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The John McGlashan College pupil was recovering from a shoulder injury suffered in rugby when he was convinced to have a go at rowing.
Two years later, he has a world record.
The now 15-year-old rowed a time of 19min 15sec to break the 13-14 year olds concept 2 dynamic indoor rower 5000m mark by 8sec.
It is an impressive feat, putting him on a records list which also includes New Zealand greats Eric Murray and Rob Waddell.
The year 10 pupil, from Wedderburn, had been ready to give up with 2km to go.
He had been holding pace with the record, but was exhausted.
However, he was encouraged to push on through and ended up smashing his target.
It is made all the more remarkable by both the way he got into the sport, and how recently.
‘‘I had to come up to the gym to restrengthen [my shoulder],’’ he said.
‘‘One of the boys set me up on the erg for a 2km.
‘‘They said I should come down and have a go on the water and I’ve just stuck with it.’’
A Maadi Cup gold followed earlier this year, as he paired with Jack Pearson to win the under-15 double sculls by 2sec.
It was their first time racing together and also bagged them the school’s overall sports team of the year award.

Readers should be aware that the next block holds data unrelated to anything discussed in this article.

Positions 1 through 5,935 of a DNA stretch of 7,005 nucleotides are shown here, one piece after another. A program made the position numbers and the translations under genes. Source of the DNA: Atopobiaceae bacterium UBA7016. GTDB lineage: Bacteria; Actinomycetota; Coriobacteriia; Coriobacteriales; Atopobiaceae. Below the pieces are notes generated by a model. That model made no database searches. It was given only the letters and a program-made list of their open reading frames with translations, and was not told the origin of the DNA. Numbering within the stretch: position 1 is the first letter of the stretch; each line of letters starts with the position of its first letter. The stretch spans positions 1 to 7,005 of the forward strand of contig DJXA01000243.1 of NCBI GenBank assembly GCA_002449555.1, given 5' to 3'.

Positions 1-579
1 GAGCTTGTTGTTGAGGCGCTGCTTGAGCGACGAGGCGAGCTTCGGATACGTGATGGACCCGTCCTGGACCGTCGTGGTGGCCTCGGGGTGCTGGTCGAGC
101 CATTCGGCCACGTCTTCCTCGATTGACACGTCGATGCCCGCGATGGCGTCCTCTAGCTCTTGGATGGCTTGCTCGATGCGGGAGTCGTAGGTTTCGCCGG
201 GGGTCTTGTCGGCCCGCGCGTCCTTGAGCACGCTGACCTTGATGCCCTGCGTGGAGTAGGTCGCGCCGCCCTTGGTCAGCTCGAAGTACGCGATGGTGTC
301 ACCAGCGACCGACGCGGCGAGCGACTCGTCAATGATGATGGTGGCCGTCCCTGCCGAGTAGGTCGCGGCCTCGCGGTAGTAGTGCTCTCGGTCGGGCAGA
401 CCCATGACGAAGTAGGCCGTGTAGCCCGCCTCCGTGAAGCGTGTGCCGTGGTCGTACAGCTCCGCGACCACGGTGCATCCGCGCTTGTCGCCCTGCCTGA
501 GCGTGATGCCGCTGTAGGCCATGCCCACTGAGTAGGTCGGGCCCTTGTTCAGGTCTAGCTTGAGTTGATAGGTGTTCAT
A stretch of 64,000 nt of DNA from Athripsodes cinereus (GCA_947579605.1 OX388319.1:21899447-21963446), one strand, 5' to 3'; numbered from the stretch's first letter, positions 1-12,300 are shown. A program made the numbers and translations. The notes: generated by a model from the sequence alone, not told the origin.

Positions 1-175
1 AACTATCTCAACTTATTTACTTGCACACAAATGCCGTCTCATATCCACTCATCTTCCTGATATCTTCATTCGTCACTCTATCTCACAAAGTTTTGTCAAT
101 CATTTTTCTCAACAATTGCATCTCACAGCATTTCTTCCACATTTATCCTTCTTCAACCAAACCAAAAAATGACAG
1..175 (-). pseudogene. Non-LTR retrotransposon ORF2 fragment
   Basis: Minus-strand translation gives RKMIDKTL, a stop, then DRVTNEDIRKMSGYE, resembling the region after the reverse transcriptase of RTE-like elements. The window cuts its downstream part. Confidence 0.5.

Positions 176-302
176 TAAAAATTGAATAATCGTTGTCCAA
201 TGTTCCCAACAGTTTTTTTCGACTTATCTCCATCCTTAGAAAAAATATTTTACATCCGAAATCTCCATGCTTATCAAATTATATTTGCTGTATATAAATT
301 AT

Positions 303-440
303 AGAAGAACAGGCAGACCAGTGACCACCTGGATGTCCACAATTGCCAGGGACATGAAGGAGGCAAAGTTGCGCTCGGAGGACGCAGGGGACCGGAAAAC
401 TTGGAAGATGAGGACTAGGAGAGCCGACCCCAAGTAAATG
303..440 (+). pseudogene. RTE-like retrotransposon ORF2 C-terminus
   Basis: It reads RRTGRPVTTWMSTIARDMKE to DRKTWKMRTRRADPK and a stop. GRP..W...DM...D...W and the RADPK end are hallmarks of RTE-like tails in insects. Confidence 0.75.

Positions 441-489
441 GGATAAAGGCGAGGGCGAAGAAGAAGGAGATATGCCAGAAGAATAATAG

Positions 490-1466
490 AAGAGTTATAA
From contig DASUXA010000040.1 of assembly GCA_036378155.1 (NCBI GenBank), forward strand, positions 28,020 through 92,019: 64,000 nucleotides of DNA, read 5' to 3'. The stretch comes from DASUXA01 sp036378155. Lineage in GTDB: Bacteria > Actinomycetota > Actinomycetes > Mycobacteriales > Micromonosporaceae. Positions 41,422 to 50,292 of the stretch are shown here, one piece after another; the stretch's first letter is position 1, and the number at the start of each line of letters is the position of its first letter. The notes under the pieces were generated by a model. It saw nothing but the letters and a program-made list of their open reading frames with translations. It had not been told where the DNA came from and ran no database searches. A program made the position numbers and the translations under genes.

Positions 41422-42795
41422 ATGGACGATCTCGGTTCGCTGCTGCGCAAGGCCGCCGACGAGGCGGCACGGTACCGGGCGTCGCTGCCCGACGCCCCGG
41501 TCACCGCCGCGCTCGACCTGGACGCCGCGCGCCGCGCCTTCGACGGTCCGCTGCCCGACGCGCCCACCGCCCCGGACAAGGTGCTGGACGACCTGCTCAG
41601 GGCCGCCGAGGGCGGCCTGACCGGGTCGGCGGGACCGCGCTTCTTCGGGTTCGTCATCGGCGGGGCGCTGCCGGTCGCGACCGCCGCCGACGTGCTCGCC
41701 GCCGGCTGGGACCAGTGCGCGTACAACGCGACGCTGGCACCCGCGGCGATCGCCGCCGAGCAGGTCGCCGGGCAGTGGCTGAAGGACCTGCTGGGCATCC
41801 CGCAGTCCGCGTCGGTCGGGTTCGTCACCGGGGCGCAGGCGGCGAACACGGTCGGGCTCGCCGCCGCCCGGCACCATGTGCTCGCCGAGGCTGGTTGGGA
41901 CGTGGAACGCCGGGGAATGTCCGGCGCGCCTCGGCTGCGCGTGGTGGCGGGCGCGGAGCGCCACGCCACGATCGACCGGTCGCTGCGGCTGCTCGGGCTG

The idea for the world record came after seeing a New Zealander break the half-hour record.
He spoke with his coaches — Tom Cummack, Jack Mclaughlan and Jared Brenssell — to see if there was one he could have a go at.
That was on the Sunday.
On the Tuesday he was at the Otago University Rowing Club making his first attempt.
His row was filmed and sent to officials as proof of the performance.
Despite the record, he remained very understated when it came to its significance.
John McGlashan sports co-ordinator Tony Gomez said it was a typical response from Smith.
‘‘Mark’s a very humble fellow.
‘‘He’s the type of guy who’d set a world record and then get off the erg and help out his mates.’’
His shoulder has since recovered and he is back playing rugby this year as a blindside flanker for the under-14 side.
However, rowing is now his priority sport.
Another Maadi Cup looms at the end of the summer, and while a gold medal would be nice, that is not his primary focus.
‘‘I guess it’s more about making the boat and going faster,’’ he said.
‘‘You can’t control what other crews are doing, so we’ll just do what we can.’’.